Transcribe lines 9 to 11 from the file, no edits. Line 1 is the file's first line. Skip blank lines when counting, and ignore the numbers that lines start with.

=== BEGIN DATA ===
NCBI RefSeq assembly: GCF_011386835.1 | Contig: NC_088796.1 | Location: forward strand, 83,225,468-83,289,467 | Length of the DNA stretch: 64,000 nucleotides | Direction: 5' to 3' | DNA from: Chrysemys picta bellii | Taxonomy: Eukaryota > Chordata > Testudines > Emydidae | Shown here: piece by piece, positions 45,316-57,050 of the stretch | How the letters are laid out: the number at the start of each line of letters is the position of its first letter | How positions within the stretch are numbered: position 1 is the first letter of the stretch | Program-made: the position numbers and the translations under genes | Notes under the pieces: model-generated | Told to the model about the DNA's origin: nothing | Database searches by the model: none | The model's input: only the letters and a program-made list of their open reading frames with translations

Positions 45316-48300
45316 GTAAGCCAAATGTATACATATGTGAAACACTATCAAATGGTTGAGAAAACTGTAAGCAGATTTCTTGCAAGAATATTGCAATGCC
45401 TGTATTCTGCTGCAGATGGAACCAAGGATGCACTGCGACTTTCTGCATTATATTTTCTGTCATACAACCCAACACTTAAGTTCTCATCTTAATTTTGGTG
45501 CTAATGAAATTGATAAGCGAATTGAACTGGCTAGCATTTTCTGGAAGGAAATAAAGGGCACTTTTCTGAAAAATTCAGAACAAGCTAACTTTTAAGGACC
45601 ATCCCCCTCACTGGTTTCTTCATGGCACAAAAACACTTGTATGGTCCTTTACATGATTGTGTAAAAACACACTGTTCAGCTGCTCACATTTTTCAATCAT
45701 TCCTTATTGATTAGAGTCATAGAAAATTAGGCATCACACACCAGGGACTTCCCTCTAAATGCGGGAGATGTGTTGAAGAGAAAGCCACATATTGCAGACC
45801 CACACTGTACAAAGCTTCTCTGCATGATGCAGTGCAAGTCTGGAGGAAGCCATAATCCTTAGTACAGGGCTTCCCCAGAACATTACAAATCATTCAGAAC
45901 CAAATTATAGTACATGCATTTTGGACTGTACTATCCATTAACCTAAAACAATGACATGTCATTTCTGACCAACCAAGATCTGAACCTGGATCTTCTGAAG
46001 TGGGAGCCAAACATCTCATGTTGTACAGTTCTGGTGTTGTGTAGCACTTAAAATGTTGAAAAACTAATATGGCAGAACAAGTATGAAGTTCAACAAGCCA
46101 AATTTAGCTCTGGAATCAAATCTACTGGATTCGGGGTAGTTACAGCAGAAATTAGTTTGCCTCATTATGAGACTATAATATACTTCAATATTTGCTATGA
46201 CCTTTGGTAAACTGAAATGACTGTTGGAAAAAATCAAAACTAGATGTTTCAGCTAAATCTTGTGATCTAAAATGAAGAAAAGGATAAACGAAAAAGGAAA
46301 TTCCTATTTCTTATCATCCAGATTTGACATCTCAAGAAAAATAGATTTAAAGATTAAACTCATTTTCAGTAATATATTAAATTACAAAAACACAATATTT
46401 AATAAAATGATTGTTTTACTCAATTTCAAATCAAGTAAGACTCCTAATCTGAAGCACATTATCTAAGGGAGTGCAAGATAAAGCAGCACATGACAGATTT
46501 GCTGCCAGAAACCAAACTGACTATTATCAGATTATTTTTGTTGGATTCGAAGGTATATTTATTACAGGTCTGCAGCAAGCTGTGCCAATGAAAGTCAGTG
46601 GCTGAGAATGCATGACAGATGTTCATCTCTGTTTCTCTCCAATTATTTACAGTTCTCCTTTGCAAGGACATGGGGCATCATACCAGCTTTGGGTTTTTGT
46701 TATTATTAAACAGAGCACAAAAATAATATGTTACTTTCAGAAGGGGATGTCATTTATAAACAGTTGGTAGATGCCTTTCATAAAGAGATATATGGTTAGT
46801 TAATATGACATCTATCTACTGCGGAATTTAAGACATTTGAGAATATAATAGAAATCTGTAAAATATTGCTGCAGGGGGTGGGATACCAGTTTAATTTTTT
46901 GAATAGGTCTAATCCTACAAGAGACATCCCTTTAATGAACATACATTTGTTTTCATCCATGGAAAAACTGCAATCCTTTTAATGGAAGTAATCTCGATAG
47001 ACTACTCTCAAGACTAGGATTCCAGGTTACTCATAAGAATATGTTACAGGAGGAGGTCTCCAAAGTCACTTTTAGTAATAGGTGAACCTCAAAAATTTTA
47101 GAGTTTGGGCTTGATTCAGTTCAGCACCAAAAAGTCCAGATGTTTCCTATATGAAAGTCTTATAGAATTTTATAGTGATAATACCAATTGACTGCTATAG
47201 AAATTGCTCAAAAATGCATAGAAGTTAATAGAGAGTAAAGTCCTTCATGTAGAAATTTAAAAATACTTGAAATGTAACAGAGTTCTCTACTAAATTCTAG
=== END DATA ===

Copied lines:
45901 CAAATTATAGTACATGCATTTTGGACTGTACTATCCATTAACCTAAAACAATGACATGTCATTTCTGACCAACCAAGATCTGAACCTGGATCTTCTGAAG
46001 TGGGAGCCAAACATCTCATGTTGTACAGTTCTGGTGTTGTGTAGCACTTAAAATGTTGAAAAACTAATATGGCAGAACAAGTATGAAGTTCAACAAGCCA
46101 AATTTAGCTCTGGAATCAAATCTACTGGATTCGGGGTAGTTACAGCAGAAATTAGTTTGCCTCATTATGAGACTATAATATACTTCAATATTTGCTATGA